Specific to our Rest of World segment, we are a consumer products company in China, which distinguishes us from most industrial companies operating in China. In local currency, our sales in China have grown by 18% in 2014, 16% in 2015, and 17% in the first quarter of this year, despite a softer China economy. We have various growth drivers underpinning our China business, which give us confidence to project an annual growth rate of approximately 15% in local currency for 2016. These drivers include: overall water heater market growth driven by household formation and an emerging replacement market; geographic expansion; market share gains; growth in water treatment and air purification products; and an improved product mix. The Rest of World segment operating margin for 2016 will be similar to last year's margin of 13%.

I'm now moving on to slide 11. Especially in these volatile and uncertain economic times, we believe our long-term annual 8% organic growth potential and our stable defensive replacement market, which we believe represent approximately 85% of North American water heater and boiler volumes, positively differentiates A.O. Smith among other industrial companies. Coupled with growth and stability, we have a strong balance sheet poised to take advantage of strategic acquisitions that add shareholder value as well as allow us to return cash to shareholders.

That concludes our prepared remarks, and now we are available and open for your questions.

Question-and-Answer Session

Operator

Our first question comes from the line of Bhupender Bohra from Jefferies. Your line is open.

Bhupender Bohra - Jefferies LLC

Hey, good morning, guys.

Ajita G. Rajendra - Chairman, President & Chief Executive Officer

Morning.

Bhupender Bohra - Jefferies LLC

So I just wanted to get some color on the China. Ajita, in the press release you guys have talked about higher selling cost to support expansion in Tier 2 and Tier 3 cities. Can you expand on that, like where is this expansion happening and which particular markets we are talking about here?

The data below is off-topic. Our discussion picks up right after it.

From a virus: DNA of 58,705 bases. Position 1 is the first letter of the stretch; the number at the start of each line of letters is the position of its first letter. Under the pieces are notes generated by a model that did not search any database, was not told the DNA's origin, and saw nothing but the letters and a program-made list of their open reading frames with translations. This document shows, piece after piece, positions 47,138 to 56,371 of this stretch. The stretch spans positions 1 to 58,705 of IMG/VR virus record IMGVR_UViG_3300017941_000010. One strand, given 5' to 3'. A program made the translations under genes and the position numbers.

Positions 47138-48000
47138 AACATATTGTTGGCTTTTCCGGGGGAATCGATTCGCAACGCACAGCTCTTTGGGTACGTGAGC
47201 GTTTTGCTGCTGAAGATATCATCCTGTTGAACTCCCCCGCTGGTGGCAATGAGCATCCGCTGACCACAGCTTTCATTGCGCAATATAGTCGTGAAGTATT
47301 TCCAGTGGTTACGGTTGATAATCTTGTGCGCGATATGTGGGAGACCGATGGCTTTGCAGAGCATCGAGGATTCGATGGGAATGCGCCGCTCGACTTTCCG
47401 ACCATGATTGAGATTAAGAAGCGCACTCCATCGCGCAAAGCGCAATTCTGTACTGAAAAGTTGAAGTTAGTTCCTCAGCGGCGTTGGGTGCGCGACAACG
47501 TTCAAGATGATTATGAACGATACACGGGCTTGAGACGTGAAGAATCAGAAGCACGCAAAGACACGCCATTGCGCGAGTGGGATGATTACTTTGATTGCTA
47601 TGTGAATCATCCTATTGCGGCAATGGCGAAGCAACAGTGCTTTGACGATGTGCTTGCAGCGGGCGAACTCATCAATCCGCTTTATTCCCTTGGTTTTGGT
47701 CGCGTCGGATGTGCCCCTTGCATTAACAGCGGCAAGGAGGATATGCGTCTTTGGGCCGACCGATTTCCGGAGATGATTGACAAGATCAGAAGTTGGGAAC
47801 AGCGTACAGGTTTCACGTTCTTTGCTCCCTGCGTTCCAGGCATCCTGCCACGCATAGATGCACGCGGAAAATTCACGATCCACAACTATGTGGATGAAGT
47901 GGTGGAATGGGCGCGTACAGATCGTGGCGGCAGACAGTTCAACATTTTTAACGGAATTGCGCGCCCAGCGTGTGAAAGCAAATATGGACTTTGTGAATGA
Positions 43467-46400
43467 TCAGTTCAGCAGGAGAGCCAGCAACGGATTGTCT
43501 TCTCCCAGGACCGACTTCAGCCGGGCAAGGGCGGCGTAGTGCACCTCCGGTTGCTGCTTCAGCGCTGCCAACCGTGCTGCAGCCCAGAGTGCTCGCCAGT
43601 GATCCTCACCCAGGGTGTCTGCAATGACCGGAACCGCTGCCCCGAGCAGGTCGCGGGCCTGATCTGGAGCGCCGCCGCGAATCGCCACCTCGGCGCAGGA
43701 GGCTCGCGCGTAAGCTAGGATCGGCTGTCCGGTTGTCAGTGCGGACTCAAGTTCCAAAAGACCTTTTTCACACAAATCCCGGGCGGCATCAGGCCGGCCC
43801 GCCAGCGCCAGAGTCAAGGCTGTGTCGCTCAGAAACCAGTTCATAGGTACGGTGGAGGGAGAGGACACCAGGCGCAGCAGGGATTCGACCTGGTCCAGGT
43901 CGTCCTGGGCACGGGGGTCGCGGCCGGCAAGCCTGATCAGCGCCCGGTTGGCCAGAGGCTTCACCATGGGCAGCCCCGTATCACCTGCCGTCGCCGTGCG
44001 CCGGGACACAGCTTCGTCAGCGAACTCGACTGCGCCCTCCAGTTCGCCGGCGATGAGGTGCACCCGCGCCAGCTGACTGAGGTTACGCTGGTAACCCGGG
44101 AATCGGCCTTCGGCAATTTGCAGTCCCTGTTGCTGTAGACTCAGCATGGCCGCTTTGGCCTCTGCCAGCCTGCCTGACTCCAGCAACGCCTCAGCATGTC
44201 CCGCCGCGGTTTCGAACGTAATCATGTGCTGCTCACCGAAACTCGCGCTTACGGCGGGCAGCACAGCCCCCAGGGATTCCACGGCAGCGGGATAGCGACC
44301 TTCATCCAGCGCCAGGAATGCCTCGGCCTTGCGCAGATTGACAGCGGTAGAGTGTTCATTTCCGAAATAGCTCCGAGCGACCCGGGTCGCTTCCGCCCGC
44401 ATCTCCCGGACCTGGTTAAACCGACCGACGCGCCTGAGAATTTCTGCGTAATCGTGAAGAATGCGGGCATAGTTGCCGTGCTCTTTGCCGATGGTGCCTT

Ajita G. Rajendra - Chairman, President & Chief Executive Officer

Why don't I give a headline, and John maybe you want to add some color to it? A couple of things. We are expanding into – we have always been expanding and we are expanding into smaller cities. We are expanding our own A.O. Smith stores. We are also investing in some new categories, which is continued investment in water treatment and air purification, and we are also investing in the commercial side of the water treatment market. So there's lots of investment going on for expansion in the future.

One of the things as we think and as I have talked about very consistently, we are never going to be dependent on a stagnant portfolio of products in China for growth, okay, because that obviously doesn't last forever. And as we are always going to be investing in new categories to be able to leverage this incredible asset that we have in China, our brand name, our distribution, our manufacturing capability, the very strong team we have in China. So we are constantly investing in these new categories which are going to be our growth engines in the future.

And right now, like I said, we are continuing to invest in water treatment and the commercial side of water treatment, air purification expansion geographically. And as we've consistently said in the past, we are looking at mid-teens type margins in China over the long term. There's going to be leverage as our volume grows, but the leverage is going to be less than what you would find in the U.S., because we are investing and because the SG&A in China tends to be much more variable than the SG&A expenses in North America.

John, you want to add anything to that?

John J. Kita - Chief Financial Officer & Executive Vice President

Yeah. I think the only thing I would add is obviously wage inflation is going up faster in China, and so there is some inflation cost also in that SG&A number.

Bhupender Bohra - Jefferies LLC